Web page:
Brought by his crying grandmother, the boy appeared to be about 12-15 months old. He had a fever and watery diarrhea. He appeared dehydrated, was hot to the touch and listless. A Bangladeshi paramedical student carefully laid him on the bed, while I began my examination. The sobbing was still evident behind me as Becca attended to the grandmother and tried to console her. The grandmother was afraid the boy was going to die.

    Our first priority was the medical care that the child needed, hooking him to an IV to supply fluids.

    We were working to save the boy's life. Acute diarrhea is the second leading cause of death among children at this settlement. In those extreme cases it causes organ failure and sepsis. Children who are malnourished are particularly vulnerable. The very hot and humid tropical conditions only add to the risk.

    Bangladesh, breeding ground for disease - 15, 2017
    In hot and humid conditions, with a lack of sanitation, the settlement is a breeding ground for diseases.

    Once the IV was running, I turned to see how the grandmother was doing. She was hugging Becca tightly. Through our translator, the woman told her story:

    She and the baby had crossed over the border from Myanmar just four days ago. It had been a very difficult journey, as they had to cross mountains to get to the river on the border to cross. Her heart was heavy because armed men had attacked their village. They had separated the men from the women and children and proceeded to decapitate the men in front of the other family members.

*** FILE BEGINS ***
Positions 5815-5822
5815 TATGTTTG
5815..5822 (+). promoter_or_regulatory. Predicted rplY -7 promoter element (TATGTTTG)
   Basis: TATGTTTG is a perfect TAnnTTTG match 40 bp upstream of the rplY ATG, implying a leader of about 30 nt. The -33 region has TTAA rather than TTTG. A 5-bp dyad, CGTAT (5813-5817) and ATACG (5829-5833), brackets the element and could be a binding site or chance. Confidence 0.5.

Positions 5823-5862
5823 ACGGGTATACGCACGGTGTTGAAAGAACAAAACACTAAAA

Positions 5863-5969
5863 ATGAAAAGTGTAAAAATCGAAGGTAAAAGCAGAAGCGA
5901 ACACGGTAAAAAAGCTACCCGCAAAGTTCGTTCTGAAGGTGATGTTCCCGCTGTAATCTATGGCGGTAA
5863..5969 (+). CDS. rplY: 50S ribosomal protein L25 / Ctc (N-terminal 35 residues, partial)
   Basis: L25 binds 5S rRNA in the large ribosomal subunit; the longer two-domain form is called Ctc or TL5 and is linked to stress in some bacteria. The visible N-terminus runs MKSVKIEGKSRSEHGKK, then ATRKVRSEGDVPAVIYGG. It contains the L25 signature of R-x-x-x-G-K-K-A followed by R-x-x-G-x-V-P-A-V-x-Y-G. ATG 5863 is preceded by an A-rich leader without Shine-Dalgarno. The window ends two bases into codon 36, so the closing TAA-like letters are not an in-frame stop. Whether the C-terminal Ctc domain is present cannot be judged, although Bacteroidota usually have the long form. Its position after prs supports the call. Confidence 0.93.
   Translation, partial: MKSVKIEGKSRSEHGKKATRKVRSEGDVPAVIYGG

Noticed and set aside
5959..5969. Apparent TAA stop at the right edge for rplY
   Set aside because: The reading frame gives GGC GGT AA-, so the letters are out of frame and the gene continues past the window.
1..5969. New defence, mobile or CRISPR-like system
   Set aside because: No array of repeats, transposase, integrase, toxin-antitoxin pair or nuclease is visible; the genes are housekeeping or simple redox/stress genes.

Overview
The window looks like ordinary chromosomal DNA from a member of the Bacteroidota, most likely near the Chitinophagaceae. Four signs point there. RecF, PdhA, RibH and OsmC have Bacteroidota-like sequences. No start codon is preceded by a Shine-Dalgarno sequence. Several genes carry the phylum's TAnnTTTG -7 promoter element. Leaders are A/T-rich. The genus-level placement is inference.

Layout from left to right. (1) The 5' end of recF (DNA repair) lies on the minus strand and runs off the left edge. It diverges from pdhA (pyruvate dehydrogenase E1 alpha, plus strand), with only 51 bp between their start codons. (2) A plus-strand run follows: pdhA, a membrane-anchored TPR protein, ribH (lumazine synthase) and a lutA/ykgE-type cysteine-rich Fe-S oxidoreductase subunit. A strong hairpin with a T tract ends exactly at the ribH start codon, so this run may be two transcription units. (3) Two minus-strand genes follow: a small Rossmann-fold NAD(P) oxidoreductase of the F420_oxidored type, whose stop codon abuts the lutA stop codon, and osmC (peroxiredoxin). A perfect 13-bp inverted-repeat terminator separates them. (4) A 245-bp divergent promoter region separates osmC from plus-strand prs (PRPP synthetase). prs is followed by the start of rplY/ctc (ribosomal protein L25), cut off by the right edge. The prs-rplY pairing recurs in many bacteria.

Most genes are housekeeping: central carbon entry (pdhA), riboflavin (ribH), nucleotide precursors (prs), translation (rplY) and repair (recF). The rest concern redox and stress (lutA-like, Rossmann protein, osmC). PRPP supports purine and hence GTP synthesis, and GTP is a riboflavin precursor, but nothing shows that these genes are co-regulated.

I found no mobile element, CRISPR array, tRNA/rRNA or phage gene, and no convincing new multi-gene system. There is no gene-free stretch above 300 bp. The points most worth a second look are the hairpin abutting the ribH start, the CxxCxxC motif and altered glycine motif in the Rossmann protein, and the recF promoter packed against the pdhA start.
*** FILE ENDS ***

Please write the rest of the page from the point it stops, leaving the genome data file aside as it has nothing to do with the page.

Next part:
Her son, the father of the young boy I was treating, was included in the slaughter. 

    She did not know the fate of the child’s mother but assumed she had been assaulted and killed. She said she couldn’t take the pain and that was why it was so important that this child lived. None of us had dry eyes at that point. 

    The woman continued to cry as she held tightly to Becca, releasing some of the pain. The crying eventually ceased and she seemed to relax a bit. Within four hours, the child had received enough IV fluids to appear brighter and more alert. He could even sip on some rehydration solution.

    The grandmother, who was likely in her 60s, could see the child was responding and her crying gradually turned to tears of joy. She cradled the child and expressed that she was so glad that she'd brought him for treatment. We learned later she thought there were other relatives in the camp, and she would make efforts to locate them.

    After 24 hours, the boy looked much better and was able to leave the unit. Stories of atrocities resonate throughout the settlement. We were able to help this child, but this woman's pain will carry on.

    Learn more about Rohingya refugees, their plight and what you can do to help. Consider making a donation today. You can have an immediate impact on the lives of some of the most vulnerable people. You can give them one of the most powerful gifts: compassionate health care.